People subtly cause the inconsistencies in their worldview to disappear. Apparent contradictions in a worldview can be viewed as differences in language use, unknowns, or mysteries. An inconsistency that disappears with a clever change in viewpoint might be an inconsistency that has been veritably eliminated or it might be one that has been carefully hidden away behind a fa├žade of rhetorical smoke and mirrors. For example, Christians consider the doctrine of the Trinity to be a mystery: God is one, but also three, in some way that exceeds our ability to comprehend. Muslims argue that the Trinity is evidence of a contradiction: If God is one, then He cannot also be three. To the agnostic, the Trinity is an unknown: 'Is God one? Three? How about we compromise on two?' To call something an unknown is safe; to call out a pair of ideas as being contradictory is bold.

Including mysteries in our worldview can be worrying. Are we actually glossing over a contradiction? Maybe someone is getting us to believe a contradiction so that they can control us. Maybe we are trusting some higher authority (Nature, God, the Data or whatever) and we expect that further study, revelation or investigation may lead us to a more intellectually comfortable position.2

2 Being Wrong is Normal

When we argue, at least we should criticise ideas that someone actually holds. This is the essence of the straw man fallacy: when Alice argues against Bob, Alice must faithfully represent and successfully defeat Bob's actual position. If Alice weakens Bob's position before defeating it, then she has only defeated a 'straw man.'

By considering the distribution of people's actual beliefs in worldview internal-consistency space, we can appreciate how it comes to be that being wrong about something is normal. People are stupid. If we accept the idea that truth is singleton, then we have to get used to billions of people being wrong. In the future, many of today's popular, respected and trusted ideas will be shown to be wrong.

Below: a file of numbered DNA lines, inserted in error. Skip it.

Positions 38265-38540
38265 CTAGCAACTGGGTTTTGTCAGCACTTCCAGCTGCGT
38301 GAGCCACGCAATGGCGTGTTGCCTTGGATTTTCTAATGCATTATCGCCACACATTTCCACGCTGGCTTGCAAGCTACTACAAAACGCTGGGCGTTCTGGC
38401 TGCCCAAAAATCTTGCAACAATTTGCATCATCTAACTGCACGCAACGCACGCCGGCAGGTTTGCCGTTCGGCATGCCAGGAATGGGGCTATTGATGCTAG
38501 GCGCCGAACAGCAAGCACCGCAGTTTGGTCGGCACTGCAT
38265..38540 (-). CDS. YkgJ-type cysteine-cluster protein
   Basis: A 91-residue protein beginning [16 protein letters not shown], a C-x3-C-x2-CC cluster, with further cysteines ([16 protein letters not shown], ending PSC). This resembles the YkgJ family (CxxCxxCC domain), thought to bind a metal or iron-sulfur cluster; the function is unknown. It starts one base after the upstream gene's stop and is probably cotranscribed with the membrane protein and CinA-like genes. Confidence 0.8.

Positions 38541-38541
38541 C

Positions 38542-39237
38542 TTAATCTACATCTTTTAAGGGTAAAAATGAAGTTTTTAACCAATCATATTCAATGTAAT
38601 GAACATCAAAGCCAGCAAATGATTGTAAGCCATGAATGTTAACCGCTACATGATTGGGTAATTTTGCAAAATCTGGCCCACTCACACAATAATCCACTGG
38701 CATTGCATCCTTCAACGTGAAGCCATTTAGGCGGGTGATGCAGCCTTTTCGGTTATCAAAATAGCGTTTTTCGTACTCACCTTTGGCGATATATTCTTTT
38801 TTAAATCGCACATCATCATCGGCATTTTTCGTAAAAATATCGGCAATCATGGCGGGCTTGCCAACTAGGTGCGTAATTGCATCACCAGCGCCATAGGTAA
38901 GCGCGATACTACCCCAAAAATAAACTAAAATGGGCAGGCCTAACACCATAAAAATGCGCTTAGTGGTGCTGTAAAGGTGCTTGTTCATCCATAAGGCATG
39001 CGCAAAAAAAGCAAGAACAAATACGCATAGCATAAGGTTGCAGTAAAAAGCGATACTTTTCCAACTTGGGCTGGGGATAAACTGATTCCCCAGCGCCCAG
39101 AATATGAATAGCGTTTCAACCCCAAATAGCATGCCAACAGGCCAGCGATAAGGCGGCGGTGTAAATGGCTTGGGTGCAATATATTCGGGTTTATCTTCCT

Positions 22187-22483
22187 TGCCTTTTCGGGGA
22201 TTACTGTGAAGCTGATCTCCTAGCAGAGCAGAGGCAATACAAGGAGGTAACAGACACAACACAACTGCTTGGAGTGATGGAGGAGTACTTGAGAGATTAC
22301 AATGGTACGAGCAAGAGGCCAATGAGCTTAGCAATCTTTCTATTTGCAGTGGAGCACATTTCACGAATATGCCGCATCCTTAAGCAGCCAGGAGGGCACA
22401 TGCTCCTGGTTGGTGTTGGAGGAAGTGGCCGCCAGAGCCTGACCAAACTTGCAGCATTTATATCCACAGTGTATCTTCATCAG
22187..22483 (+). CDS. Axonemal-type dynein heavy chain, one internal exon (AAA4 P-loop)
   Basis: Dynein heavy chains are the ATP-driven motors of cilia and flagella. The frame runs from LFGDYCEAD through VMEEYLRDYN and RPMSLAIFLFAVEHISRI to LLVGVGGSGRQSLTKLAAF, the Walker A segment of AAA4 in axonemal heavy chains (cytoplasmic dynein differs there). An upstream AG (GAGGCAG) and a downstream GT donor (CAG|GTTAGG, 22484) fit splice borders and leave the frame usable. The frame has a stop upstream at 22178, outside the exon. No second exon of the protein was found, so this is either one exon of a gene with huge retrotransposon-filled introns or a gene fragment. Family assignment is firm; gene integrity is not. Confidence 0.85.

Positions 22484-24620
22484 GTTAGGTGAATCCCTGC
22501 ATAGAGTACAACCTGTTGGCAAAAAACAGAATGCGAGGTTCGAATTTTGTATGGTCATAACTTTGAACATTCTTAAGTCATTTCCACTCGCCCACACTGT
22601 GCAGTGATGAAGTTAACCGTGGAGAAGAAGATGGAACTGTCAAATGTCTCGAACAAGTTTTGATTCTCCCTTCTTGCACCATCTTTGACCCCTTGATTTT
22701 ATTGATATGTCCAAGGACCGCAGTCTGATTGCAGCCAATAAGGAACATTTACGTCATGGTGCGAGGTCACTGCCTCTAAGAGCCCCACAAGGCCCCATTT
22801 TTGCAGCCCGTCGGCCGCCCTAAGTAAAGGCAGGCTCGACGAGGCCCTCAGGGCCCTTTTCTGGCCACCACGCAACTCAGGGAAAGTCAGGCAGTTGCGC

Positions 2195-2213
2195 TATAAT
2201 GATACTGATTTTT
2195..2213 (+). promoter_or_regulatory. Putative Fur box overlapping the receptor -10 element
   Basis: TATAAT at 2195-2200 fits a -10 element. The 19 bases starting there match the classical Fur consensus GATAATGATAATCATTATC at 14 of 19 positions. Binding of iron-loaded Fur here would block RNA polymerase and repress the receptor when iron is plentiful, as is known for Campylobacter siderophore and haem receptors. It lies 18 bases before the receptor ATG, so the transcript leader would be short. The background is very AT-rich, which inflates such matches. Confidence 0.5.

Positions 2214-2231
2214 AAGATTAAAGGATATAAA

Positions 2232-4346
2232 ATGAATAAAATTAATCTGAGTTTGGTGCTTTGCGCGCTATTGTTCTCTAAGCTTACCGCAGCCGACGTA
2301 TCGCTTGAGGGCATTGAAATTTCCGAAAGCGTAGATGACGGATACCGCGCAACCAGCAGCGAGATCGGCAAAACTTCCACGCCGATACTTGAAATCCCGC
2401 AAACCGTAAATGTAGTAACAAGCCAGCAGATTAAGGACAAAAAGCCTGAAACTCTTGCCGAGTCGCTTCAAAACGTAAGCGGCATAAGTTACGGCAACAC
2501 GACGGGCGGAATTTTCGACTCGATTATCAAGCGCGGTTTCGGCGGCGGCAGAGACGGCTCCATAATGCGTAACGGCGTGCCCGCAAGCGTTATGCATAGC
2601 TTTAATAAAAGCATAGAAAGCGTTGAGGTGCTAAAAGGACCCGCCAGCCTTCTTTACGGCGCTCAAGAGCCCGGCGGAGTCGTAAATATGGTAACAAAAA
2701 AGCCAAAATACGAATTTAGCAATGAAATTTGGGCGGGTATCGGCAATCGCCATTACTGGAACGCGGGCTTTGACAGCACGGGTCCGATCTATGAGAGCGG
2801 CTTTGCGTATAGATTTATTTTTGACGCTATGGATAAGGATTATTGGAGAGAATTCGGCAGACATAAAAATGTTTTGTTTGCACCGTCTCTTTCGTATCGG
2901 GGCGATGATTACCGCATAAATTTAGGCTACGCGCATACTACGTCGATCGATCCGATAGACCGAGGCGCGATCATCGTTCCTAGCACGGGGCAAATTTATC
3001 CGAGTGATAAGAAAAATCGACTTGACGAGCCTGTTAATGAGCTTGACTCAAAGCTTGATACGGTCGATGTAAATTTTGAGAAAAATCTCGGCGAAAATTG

Therefore, I suggest a higher standard for non-straw man argumentation based on generosity: when searching for truth, one should only argue with the most locally-consistent ideas. If a worldview can be refined from within, then we should allow the adherents of that worldview to modify their view until it is maximally internally consistent. Alice makes a straw man error of the higher standard if she does not strengthen Bob's position before defeating it.

This principle is more about how to think rather than how to convince. Naturally, we will sometimes have to argue against obviously deficient worldviews because people really hold those views. But hopefully, we will be able to devote most of our efforts to composing thoughtful, honest, and logical arguments to convince wise women and men.

3 Nash and the Straw Man

Figure 3: Veritas, the Goddess of Truth.

Intellectual honesty and generosity require us to attack only the best and maximally internally consistent version of an opponent's argument. Anything less is attacking a straw man in the sense of the higher standard present in Section 2. Arguments can be considered as a competitive games with truth as the utility function and lines of reasoning as the agents' actions. A good argument is one at the Nash equilibrium. If one of the arguers comes out with a greater share of the truth when both play their part in the Nash equilibrium, then that arguer has won the argument. Perhaps the argument could lead us to truths that surprise us because no one thought of them before the argument.